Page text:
JEWISH HORROR 101: Virtual Celebration of THE JEWISH BOOK OF HORROR | Sunday, Nov. 28

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On the first night of Hanukkah, November 28 at 5 pm PT / 6 MT / 7 CT / 8 ET Denver Horror Collective hosts “Jewish Horror 101,” an hour-long virtual Zoom event celebrating the publication of the award-winning small press’ third horror fiction anthology, THE JEWISH BOOK OF HORROR, available online and at bookstores across the U.S.

RESERVE YOUR FREE SPOT through Eventbrite.

Whether it’s pirate rabbis or demon-slaying Bible queens, concentration camp vampires or beloved, fearless bubbies, THE JEWISH BOOK OF HORROR offers you twenty-two dark tales about the culture, history, and folklore of the Jewish people, selected by award-winning editor and horror author Josh Schlossberg, with a foreword by Rabbi John Carrier and introduction by Molly Adams of the Jewish Horror Review.

“Jewish Horror 101” will feature five anthology authors revealing secrets about famous and lesser-known creatures from Jewish folklore and mythology appearing in their stories, including the golem (Simon Rosenberg), Lilith (Molly Adams), the dybbuk (John Baltisberger), mazzikim (Emily Ruth Verona), the alukah (Michael Picco), and the Watchers.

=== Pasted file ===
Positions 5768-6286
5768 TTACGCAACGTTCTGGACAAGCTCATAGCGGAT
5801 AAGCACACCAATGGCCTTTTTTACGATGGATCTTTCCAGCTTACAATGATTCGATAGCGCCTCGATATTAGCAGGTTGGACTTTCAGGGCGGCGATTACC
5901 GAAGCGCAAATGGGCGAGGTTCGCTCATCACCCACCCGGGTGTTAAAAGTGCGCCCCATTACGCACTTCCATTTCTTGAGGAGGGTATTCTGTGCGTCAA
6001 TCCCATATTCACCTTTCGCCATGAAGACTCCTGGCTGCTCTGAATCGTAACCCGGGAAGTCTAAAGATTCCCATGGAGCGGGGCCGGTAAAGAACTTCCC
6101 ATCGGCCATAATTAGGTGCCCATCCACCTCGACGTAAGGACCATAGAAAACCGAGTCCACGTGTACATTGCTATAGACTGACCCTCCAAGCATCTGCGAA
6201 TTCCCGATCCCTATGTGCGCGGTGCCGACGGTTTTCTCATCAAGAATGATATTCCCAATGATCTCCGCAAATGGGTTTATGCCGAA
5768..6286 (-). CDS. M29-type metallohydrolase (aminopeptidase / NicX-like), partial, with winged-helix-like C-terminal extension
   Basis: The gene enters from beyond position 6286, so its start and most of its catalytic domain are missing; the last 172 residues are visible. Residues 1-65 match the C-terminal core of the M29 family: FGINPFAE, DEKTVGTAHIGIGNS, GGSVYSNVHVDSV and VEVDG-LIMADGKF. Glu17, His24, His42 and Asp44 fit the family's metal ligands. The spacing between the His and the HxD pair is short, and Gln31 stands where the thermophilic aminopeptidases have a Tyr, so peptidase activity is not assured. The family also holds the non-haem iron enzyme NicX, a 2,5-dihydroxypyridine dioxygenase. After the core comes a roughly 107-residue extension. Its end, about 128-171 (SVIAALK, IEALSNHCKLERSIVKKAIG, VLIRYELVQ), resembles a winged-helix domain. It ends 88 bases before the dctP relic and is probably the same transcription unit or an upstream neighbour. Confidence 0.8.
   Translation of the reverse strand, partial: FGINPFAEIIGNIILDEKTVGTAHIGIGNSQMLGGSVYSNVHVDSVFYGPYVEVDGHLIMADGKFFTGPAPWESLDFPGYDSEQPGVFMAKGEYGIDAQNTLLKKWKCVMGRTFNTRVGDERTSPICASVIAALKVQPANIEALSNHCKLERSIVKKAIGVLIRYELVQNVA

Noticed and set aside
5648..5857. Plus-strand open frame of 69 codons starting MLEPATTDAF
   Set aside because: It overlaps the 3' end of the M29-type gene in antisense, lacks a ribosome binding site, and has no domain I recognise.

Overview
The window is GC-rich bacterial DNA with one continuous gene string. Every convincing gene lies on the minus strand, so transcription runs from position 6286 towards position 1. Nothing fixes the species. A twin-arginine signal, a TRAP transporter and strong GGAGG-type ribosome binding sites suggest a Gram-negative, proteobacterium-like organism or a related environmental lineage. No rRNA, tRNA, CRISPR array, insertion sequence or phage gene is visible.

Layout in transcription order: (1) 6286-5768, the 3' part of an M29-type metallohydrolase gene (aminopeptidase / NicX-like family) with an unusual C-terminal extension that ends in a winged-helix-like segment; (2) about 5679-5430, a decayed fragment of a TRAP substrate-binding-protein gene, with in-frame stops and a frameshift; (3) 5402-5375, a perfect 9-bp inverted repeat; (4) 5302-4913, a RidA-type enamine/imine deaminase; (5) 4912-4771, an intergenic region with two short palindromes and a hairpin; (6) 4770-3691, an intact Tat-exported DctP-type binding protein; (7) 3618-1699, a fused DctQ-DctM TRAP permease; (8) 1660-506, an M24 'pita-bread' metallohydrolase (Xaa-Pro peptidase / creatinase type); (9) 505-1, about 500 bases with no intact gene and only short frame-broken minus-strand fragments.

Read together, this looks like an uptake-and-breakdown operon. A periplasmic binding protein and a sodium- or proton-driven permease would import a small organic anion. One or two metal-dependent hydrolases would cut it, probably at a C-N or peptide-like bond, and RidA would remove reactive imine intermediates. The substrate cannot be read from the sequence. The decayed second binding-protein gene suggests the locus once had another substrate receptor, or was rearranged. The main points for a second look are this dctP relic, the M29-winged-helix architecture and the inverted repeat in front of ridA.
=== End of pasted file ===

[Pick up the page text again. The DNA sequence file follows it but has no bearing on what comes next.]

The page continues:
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Behold: THE JEWISH BOOK OF HORROR on Amazon Today!

𝐓𝐇𝐄 𝐉𝐄𝐖𝐈𝐒𝐇 𝐁𝐎𝐎𝐊 𝐎𝐅 𝐇𝐎𝐑𝐑𝐎𝐑 𝐢𝐬 𝐚𝐯𝐚𝐢𝐥𝐚𝐛𝐥𝐞 𝐢𝐧 𝐩𝐚𝐩𝐞𝐫𝐛𝐚𝐜𝐤 𝐚𝐧𝐝 𝐞-𝐛𝐨𝐨𝐤 𝐓𝐎𝐃𝐀𝐘 (𝐇𝐚𝐥𝐥𝐨𝐰𝐞𝐞𝐧) 𝐭𝐡𝐫𝐨𝐮𝐠𝐡 𝐀𝐦𝐚𝐳𝐨𝐧!

Edited by Josh Schlossberg, this “superior anthology” (Publishers Weekly) offers you twenty-two dark tales about the culture, history, and folklore of the Jewish people.

THE JEWISH BOOK OF HORROR Out for Halloween! E-book Pre-Release Today Through Godless.com!

On Sunday, October 31—a.k.a. Halloween—THE JEWISH BOOK OF HORROR, Denver Horror Collective’s third anthology offering you twenty-two dark tales about the culture, history, and folklore of the Jewish people, will be unleashed upon the world!

Due to popular demand, we’re doing an October 28 pre-release of the e-book through Godless, an independent distributor of horror fiction.

Then on Halloween we’ll have the official release of the print and e-book through Amazon, Barnes and Noble, multiple other online book purveyors (including Target for some reason!) and your local bookstore (find if it’s in stock through Indiebound.org, and if not, ask them to order it).

Reviewer Calls THE JEWISH BOOK OF HORROR “the best anthology I’ve read all year”

THE JEWISH BOOK OF HORROR won’t be released until Halloween (pre-release of e-book on Oct. 28 through Godless.com), but the great reviews are already coming in!

This one from “One-Sentence Reviews” which calls it “the best anthology I’ve read all year…”

Publishers Weekly on THE JEWISH BOOK OF HORROR

Here’s what Publishers Weekly has to say about THE JEWISH BOOK OF HORROR, due out Halloween 2021:

“Schlossberg brings together a superior anthology with a fascinating origin story…[that] ably demonstrates the compatibility of Jewish tradition, history, and folklore with the horror genre…This is sure to please fans of folklore-infused horror.”

Read the full review at Publishers Weekly.